|Publication number||US6892256 B1|
|Application number||US 09/847,558|
|Publication date||May 10, 2005|
|Filing date||May 1, 2001|
|Priority date||May 1, 2001|
|Publication number||09847558, 847558, US 6892256 B1, US 6892256B1, US-B1-6892256, US6892256 B1, US6892256B1|
|Original Assignee||Cisco Technology, Inc.|
|Export Citation||BiBTeX, EndNote, RefMan|
|Patent Citations (14), Referenced by (9), Classifications (8), Legal Events (3)|
|External Links: USPTO, USPTO Assignment, Espacenet|
1. Field of the Disclosure
The present disclosure relates generally to programmable devices, and more particularly, to the programming and storing revision data in programmable devices.
2. The Background Art
The problems associated with keeping track of the revision levels of various programmable devices in a system are known in the art. Currently, there exists an indirect scheme of keeping track of programmable device revisions.
During the design cycle of a new product, PDs will typically be reprogrammed many times in an effort to de-bug and optimize the software residing in the various PDs residing in a given system. During reprogramming, the revision level of each PD present in a system must be accounted for and documented.
Typically, the engineer overseeing the system programming must keep track of the PDs revision through steps illustrated in FIG. 2. Prior to updating the PD, the system must be powered up in act 202. The PD may then be reprogrammed in act 204, and the system may then be restarted in act 206.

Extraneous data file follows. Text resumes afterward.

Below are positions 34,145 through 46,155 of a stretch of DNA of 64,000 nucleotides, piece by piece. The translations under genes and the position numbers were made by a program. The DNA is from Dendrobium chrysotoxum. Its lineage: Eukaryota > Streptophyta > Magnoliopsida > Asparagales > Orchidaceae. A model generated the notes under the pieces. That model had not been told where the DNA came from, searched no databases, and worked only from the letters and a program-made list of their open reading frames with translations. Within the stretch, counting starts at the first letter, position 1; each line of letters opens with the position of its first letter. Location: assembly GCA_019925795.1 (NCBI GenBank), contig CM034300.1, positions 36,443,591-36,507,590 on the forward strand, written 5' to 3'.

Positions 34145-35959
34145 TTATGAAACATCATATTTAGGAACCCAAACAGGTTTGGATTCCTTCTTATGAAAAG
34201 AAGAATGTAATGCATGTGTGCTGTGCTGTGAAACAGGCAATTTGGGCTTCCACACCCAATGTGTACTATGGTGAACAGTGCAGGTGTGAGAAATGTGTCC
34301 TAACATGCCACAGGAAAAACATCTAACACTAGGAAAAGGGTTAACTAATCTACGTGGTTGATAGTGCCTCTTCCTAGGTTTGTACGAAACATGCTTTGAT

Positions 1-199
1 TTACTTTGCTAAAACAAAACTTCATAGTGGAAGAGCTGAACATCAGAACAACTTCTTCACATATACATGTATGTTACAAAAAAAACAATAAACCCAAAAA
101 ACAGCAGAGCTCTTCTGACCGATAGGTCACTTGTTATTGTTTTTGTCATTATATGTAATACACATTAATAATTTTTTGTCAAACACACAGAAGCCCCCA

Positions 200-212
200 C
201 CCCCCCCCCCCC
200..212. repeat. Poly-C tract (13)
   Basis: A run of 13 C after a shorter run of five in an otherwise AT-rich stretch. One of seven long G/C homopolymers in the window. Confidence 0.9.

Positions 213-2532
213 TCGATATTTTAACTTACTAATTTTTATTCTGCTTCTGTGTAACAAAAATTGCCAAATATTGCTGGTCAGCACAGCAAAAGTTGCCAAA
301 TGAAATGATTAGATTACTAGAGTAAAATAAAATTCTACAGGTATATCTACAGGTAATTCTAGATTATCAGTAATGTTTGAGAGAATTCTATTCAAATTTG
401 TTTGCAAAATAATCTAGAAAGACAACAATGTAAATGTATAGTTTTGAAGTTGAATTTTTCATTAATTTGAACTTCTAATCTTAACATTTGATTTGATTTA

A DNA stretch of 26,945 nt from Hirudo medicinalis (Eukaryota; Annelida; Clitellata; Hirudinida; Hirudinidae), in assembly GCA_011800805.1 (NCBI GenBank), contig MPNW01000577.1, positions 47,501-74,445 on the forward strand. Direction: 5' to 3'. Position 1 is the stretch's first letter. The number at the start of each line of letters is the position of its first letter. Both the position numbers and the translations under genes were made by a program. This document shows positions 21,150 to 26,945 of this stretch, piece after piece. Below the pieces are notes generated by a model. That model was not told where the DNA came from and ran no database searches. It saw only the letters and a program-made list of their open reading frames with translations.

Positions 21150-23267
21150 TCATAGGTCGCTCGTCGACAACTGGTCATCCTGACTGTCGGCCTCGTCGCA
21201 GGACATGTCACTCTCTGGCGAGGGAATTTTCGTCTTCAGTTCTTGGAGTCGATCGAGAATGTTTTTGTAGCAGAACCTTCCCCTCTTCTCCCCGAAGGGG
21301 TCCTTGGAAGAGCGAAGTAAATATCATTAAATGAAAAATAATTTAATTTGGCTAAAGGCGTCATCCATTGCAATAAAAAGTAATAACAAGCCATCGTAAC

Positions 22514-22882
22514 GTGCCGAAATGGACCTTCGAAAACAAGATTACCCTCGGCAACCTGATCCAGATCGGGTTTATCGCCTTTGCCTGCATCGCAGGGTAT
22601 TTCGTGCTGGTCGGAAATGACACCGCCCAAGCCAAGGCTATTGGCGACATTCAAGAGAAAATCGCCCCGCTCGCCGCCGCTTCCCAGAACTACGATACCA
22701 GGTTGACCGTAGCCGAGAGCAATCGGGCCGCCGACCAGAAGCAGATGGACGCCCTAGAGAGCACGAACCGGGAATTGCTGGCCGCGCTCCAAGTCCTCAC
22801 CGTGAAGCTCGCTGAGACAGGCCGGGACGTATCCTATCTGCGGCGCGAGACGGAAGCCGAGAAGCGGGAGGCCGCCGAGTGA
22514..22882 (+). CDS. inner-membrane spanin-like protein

After the system has been reprogrammed and restarted, the engineer must then update the revision level of the various PDs present in the system by programming the EPROM with the appropriate revision data in act 208. Typically, this may be accomplished by using the command line interface (CLI) of the system or the like.
However, as can be seen from
It is therefore desirable to create a system or a method in which some of these required steps are eliminated or replaced with a simpler system or method, thereby reducing the risk of losing man-hours to debugging systems due to programming errors.
A system for automatically updating the revision level of programmable devices is disclosed. In one aspect, the system may comprise a master programmable device having pulse receiving logic and a memory space operatively disposed therein; and at least one slave programmable device having pulse generating logic operatively disposed therein, the slave programmable device coupled to the master programmable device through an interface and configured to send revision information to the master programmable device.
A further aspect of the system may include a revision register containing one or more memory locations, each the memory location corresponding to a slave programmable device.
In another aspect of the system, the revision information comprises a pulse stream corresponding to the revision level of a slave programmable device.